Structure Conservation

Over time, any given area could erode and break down. When these areas are subject to extensive traffic, they could break down even more—especially if vehicles are driving through day in and day out. A single vehicular impact could irreversibly damage the land you’re trying to protect. To conserve your structural area, you will need to install some type of impact protection barrier, like a bollard.

Preventing Erosion and Decay

Over time, any surface that cars drive over can become increasingly broken down. When cars drive over irreplaceable areas, like hillsides or historic trails, they can erode beyond repair. To protect these areas, you will need to install traffic barriers to block out unwanted traffic. Once in place, these can adequately deter any vehicles, while still allowing for foot traffic to come through.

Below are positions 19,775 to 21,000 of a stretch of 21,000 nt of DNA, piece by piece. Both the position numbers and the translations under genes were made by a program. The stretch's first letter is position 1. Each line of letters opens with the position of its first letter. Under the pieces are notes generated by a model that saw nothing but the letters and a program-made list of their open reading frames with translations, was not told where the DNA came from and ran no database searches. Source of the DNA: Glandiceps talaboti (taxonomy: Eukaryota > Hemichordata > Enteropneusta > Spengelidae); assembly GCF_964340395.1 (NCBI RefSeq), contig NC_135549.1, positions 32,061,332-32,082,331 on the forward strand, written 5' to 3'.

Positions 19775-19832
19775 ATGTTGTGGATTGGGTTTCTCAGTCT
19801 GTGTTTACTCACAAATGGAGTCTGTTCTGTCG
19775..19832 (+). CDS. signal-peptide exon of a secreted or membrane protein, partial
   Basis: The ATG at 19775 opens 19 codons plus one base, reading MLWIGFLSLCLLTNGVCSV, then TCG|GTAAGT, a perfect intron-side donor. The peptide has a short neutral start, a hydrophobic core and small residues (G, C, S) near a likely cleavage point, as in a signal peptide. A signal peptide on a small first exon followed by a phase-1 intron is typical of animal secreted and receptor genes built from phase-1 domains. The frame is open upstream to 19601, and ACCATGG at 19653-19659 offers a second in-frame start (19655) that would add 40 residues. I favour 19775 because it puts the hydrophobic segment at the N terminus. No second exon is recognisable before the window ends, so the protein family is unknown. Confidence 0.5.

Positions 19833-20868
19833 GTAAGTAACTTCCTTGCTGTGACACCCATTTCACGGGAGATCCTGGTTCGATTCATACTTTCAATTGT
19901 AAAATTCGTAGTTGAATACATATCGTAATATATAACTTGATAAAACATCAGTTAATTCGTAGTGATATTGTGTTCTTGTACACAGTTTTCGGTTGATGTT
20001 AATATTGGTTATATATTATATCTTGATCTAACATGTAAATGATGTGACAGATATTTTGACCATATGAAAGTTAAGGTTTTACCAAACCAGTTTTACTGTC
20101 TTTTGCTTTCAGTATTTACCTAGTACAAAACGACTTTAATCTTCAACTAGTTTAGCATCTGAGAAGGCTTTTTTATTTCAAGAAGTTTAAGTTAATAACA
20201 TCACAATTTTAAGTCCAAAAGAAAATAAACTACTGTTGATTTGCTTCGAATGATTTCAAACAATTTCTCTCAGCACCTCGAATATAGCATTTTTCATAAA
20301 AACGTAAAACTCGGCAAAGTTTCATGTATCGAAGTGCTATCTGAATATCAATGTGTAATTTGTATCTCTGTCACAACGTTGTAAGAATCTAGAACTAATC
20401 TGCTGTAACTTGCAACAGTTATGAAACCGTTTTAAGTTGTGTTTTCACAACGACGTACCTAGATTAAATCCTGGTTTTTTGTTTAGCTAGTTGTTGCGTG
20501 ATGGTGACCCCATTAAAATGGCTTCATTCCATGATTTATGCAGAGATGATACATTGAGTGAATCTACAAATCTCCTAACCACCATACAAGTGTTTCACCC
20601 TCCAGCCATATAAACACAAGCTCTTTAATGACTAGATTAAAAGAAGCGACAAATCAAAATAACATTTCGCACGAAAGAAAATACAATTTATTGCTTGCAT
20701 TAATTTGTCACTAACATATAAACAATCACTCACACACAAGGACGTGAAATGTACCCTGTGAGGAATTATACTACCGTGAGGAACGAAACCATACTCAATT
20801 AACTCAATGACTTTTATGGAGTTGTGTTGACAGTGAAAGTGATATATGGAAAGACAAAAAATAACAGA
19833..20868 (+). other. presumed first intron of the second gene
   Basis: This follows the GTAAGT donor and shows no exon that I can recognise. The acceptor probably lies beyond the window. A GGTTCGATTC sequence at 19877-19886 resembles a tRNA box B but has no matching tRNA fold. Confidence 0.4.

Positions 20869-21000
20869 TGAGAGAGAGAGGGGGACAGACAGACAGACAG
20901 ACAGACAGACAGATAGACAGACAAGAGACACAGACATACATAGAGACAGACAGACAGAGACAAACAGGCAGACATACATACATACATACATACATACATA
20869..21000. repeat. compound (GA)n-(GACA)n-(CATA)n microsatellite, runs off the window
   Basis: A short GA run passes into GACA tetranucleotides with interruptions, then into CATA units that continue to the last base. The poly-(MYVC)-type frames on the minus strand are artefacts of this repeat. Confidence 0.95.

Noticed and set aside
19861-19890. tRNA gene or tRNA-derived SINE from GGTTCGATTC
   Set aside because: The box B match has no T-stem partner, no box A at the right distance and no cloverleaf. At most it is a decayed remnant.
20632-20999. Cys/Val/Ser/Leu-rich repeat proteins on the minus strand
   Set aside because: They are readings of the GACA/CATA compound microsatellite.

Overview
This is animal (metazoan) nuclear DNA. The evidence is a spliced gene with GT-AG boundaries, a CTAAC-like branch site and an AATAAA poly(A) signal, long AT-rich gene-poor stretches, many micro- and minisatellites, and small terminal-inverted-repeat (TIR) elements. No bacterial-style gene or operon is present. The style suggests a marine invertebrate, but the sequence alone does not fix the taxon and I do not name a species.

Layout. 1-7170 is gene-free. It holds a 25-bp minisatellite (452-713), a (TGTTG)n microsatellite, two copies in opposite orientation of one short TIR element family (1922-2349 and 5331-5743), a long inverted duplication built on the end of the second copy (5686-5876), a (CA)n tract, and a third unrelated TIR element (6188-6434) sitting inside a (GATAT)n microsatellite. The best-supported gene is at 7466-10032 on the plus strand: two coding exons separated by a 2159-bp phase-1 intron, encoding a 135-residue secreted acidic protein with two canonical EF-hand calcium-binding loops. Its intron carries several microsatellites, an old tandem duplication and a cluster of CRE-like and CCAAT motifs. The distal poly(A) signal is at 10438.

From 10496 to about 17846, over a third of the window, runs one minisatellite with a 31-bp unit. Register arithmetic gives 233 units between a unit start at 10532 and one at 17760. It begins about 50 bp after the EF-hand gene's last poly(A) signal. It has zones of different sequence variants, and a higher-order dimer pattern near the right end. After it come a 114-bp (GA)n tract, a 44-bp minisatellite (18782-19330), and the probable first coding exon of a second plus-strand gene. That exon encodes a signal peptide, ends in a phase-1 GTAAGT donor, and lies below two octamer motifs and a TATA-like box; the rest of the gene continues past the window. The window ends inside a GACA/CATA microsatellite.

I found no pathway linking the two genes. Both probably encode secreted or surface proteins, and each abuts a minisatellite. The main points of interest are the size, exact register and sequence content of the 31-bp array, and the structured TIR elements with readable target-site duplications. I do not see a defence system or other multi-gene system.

Which Bollard is Right for You

As you try to protect your particular structure or area, you’ll need to decide which bollard will work best with the surrounding environment. Permanent bollards may be ideal for you if you want long-term protection from impacts, as well as the outside elements. Fixed bollards provide solid security and protection for years to come.

For flexible structural conservation, you may want to choose removable or collapsible bollards. Removable and collapsible bollards lend unwavering protection like permanent bollards, but you can also remove them when necessary. Removable bollards fit into ground sleeves. To remove them, you can simply lift them and store them until next needed. You can fold collapsible bollards down when they are not required, making them an ideal option for flexible protection.

For any impact protection barrier you choose, you will want something that creates a visual deterrent to prohibit cars from driving through. At TrafficGuard, we coat all of our bollards in a bright yellow coating and 3M reflective tape that is authoritative while still preserving the aesthetics of the area.

*TrafficGuard complies with the Buy American Act (41 U.S.C 8302-8305)